The effect of diet on blood lipids has been under intensive study during recent decades. However, diet in the context of the hyperapobetalipoproteinemia (hyperapoB) phenotype has received less attention. The hyperapoB phenotype is commonly encountered in patients with premature coronary heart disease. It is defined as a combination of an increased concentration of apolipoprotein B (apo B), a normal concentration of LDL cholesterol (LDL-C), and as a result, a low LDL-C/apo B ratio. We studied the associations between diet and blood lipids in a cohort of 534 children and young adults 9 to 24 years old. The ratio of polyunsaturated to saturated fats (P/S ratio) correlated (r=-0.19, P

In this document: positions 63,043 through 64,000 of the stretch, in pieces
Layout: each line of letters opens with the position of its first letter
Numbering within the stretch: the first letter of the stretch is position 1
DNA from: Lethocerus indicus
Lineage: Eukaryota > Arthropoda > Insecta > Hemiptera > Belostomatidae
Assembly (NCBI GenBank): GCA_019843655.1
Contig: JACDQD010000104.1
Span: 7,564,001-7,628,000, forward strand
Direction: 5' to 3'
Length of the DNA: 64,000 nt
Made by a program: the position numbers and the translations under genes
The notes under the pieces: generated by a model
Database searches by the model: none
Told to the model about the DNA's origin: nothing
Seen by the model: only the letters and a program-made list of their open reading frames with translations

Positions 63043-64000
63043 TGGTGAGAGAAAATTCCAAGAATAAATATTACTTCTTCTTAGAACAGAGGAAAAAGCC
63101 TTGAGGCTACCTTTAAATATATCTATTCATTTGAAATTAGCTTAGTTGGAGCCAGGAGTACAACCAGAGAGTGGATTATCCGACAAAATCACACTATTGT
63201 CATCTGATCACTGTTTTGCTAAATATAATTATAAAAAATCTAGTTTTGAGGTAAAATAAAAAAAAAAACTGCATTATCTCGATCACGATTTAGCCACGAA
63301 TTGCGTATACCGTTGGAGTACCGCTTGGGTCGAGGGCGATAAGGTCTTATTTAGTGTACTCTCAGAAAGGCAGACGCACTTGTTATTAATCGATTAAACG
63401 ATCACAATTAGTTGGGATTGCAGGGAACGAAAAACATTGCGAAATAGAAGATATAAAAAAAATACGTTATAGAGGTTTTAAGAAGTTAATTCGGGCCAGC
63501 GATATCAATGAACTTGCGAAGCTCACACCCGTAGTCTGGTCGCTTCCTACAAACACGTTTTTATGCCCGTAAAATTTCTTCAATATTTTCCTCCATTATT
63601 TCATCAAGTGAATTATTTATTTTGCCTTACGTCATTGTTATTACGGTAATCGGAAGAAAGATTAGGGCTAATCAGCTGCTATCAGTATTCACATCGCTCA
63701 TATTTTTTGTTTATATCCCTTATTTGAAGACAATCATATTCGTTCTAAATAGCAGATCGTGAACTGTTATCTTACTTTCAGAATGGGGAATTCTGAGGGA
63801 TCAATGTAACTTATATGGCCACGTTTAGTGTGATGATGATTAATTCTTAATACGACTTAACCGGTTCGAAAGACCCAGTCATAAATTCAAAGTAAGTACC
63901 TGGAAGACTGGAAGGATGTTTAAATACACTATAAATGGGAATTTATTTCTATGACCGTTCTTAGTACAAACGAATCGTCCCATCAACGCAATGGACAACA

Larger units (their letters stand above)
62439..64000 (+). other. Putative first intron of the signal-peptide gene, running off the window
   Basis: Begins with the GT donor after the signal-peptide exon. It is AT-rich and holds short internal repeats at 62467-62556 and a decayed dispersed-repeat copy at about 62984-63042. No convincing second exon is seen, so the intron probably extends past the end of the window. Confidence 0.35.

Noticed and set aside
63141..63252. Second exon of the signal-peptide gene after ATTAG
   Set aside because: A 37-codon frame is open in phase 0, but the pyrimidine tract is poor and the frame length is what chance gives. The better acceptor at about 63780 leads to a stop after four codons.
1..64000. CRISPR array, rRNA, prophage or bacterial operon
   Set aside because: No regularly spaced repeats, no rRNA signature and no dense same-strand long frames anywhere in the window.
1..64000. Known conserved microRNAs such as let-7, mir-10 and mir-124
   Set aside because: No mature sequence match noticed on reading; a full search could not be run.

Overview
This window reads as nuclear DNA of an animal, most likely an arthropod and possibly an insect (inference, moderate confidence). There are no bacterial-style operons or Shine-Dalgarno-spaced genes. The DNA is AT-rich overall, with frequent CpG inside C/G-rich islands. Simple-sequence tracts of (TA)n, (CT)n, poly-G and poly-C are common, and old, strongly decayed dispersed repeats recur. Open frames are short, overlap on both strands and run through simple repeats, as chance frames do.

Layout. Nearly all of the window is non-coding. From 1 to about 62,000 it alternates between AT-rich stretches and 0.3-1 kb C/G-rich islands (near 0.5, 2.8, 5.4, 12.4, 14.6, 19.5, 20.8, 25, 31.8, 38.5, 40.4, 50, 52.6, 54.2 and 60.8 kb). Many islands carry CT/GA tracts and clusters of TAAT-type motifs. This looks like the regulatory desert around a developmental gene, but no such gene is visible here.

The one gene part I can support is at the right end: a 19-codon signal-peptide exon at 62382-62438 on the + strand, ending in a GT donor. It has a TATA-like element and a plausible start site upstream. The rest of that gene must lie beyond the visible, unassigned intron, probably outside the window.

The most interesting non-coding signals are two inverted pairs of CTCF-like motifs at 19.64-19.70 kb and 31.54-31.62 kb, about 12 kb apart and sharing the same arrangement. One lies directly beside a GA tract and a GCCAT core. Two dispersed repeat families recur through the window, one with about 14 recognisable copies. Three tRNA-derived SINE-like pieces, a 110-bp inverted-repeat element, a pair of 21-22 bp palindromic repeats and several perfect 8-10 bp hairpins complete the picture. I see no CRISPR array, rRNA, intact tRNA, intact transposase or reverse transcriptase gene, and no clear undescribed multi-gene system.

Association of serum lipids with metabolic control and diet were studied in 72 young subjects with insulin-dependent diabetes mellitus (IDDM). Data on food consumption were collected by the 48-h recall method. Glycosylated haemoglobin (Hb) A1 was used as a measure of metabolic control. There were no differences between males and females in the mean values for serum total cholesterol (TC, 4.5 and 4.9 mmol/l, respectively), low density lipoprotein cholesterol (LDL-C, 2.7 and 3.0 mmol/l), high density lipoprotein cholesterol (HDL-C, 1.3 and 1.4 mmol/l), or serum triglycerides (TG, 1.1 and 1.0 mmol/l). Diabetic subjects who were in better metabolic control (HbA1 or = 10.5%) had lower TC and TG values and a higher HDL-C/TC ratio. HbA1 level and intake of saturated fatty acids were positively associated with serum TC and LDL-C values and explained 14% and 15% of the variation in TC and LDL-C, respectively. HbA1 level and insulin dose per kg of body weight were positively associated with serum TG values and explained 30% of the variation in TG. Serum TC and LDL-C levels of young subjects with IDDM could be lowered by improving their metabolic control and decreasing their saturated fatty acid intake.